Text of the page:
Scarecrow, Tin Man, Dorothy, and the Cowardly Lion approach Emerald City in this still from The Wizard of Oz

The Hidden Subversive Messages of [MGM’s Screen Adaptation of] The Wizard of Oz

When I tried teaching The Wizard of Oz in a literature class, I was a little frustrated with myself that I couldn’t bring the class discussion much farther than “how this book is different from the movie” and lists of one-to-one symbolism (“the yellow brick road represents the gold standard,” or  ‘the scarecrow represents agriculture, the tin man represents industry, and the cowardly lion represents the military”).  Part of my…

The grandmaster diet: How to lose weight while barely moving

Fascinating article about how the extreme stress of chess tournaments affects the bodies of grandmasters. At 5-foot-6, Caruana has a lean frame, his legs angular and toned. He also has a packed schedule for the day: a 5-mile run, an hour of tennis, half an hour of basketball and at least an hour of swimming. As he’s jogging, it’s easy to mistake him for a soccer player. But he is…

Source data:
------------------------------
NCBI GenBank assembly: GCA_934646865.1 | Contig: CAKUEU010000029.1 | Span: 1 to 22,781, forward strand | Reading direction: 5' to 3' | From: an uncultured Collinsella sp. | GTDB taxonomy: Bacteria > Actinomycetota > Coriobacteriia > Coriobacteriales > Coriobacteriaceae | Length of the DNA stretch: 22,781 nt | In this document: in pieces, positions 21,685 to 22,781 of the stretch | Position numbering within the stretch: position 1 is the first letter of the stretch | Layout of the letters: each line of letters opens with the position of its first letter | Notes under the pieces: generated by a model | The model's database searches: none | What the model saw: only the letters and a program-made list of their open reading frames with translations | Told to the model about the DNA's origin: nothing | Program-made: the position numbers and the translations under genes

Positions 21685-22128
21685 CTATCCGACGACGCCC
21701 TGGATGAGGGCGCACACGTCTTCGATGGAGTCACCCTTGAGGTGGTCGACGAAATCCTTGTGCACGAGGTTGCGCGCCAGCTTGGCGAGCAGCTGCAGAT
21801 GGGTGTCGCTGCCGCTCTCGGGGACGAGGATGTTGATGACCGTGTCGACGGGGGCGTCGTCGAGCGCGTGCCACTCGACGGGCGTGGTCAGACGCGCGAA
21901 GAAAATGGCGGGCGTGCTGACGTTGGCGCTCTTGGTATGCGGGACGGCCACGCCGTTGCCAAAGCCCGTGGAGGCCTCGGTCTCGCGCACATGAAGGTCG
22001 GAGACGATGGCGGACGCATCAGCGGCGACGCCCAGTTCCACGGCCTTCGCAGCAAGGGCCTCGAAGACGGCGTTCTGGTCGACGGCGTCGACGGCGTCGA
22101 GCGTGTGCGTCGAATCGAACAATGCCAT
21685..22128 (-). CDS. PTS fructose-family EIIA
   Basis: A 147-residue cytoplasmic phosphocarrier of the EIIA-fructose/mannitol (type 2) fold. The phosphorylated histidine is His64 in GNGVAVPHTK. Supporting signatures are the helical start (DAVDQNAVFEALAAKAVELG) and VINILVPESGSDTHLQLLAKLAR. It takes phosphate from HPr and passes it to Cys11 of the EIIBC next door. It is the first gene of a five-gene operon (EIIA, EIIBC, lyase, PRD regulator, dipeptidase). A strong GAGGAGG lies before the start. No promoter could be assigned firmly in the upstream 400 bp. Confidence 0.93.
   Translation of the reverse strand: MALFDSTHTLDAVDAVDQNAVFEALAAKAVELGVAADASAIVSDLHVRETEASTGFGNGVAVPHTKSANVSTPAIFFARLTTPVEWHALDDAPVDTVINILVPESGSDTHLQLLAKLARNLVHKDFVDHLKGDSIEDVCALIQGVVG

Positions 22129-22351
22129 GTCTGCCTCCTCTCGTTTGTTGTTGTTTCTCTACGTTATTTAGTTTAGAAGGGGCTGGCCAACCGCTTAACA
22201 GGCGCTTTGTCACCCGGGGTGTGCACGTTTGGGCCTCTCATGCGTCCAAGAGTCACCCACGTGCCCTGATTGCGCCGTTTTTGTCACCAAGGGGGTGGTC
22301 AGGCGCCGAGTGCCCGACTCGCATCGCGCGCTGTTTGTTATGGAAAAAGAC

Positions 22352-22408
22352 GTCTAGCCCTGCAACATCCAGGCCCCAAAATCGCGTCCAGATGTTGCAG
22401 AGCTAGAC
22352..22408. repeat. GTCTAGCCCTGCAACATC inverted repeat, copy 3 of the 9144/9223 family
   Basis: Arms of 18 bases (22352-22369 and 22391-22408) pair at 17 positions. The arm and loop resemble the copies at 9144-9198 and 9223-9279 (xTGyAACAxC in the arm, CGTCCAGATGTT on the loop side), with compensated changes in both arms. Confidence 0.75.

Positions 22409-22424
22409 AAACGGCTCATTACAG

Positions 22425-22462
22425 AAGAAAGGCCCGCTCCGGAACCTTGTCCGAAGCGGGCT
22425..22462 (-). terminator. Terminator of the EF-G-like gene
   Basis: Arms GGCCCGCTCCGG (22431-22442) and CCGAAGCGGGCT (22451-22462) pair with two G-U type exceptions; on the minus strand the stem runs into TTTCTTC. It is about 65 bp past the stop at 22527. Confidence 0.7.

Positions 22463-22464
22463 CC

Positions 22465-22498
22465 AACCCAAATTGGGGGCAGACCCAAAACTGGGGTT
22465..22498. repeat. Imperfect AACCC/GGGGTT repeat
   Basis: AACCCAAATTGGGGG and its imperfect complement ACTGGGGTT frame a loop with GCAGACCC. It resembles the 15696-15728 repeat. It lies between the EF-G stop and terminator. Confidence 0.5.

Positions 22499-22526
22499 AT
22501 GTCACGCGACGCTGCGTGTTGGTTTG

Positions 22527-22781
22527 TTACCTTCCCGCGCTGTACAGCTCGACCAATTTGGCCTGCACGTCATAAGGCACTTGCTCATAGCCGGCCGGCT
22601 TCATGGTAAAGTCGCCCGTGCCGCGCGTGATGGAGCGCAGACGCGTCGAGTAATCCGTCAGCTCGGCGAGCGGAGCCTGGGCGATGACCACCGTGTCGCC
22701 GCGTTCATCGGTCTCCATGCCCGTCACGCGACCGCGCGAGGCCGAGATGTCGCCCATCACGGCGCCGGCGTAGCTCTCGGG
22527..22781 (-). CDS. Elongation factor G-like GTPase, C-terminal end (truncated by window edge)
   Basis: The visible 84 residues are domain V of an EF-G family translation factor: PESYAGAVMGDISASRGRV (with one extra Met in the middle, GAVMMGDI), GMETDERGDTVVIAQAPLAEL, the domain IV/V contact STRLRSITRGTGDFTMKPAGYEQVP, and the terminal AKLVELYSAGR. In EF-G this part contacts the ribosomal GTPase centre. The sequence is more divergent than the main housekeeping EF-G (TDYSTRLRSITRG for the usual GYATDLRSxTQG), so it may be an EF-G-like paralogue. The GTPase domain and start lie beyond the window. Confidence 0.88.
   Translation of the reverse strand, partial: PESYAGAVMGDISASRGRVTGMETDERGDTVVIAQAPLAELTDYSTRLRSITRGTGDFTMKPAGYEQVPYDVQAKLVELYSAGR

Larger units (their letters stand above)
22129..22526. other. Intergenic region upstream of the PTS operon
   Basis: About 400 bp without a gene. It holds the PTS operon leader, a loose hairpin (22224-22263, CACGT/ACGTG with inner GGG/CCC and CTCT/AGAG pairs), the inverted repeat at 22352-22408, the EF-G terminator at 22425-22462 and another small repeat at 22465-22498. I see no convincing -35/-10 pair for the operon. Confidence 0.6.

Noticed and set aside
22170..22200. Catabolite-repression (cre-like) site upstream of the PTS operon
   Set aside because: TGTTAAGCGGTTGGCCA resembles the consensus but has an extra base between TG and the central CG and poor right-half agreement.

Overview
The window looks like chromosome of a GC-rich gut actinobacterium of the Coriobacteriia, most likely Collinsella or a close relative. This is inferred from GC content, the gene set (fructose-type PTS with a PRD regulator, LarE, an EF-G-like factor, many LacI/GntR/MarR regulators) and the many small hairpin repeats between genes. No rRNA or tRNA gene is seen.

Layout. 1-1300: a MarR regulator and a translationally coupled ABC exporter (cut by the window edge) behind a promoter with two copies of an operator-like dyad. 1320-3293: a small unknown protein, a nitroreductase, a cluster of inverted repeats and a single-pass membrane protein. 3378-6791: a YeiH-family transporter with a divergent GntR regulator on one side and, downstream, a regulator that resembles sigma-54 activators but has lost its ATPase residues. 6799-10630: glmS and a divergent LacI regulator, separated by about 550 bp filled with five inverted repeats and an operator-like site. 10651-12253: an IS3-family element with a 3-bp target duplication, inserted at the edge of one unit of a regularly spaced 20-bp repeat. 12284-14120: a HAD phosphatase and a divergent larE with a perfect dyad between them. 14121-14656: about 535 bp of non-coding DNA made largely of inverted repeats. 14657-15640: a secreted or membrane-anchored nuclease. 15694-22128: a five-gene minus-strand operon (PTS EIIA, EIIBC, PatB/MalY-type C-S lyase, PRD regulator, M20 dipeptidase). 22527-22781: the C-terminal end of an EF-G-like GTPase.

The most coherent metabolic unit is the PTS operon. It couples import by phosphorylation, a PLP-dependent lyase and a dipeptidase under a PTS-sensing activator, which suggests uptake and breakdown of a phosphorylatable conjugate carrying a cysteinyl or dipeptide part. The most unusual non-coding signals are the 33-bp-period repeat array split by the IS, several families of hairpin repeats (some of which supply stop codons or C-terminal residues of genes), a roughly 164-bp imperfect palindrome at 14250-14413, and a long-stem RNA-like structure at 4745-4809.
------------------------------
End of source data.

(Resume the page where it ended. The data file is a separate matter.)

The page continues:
Elementary, Dear Data (TNG Rewatch: Season 2, Episode 3)

Rewatching Star Trek: The Next Generation after a 20-year break. LaForge works on his model ship in main engineering (?) and invites Data to enjoy a Sherlock Holmes holodeck adventure. Sounds fun, but a slow start, with low stakes. We can forgive the director for spending a lot of time showing the characters reacting to the richly detailed Victorian set. It was probably not cheap to build. I have to…

The history of Tetris randomizers

A pleasantly detailed analysis of how the various editions of Tetris chose what piece was next. In 1985, Alexey Pajitnov and Vadim Gerasimov released Tetris to the public. This fun and highly addictive game challenged players to fit pieces together that were dealt in a random order. Since then, over 150 licensed versions of Tetris games have been released. Varying in game modes, rules, and implementations, they all play slightly—or very—differently. In…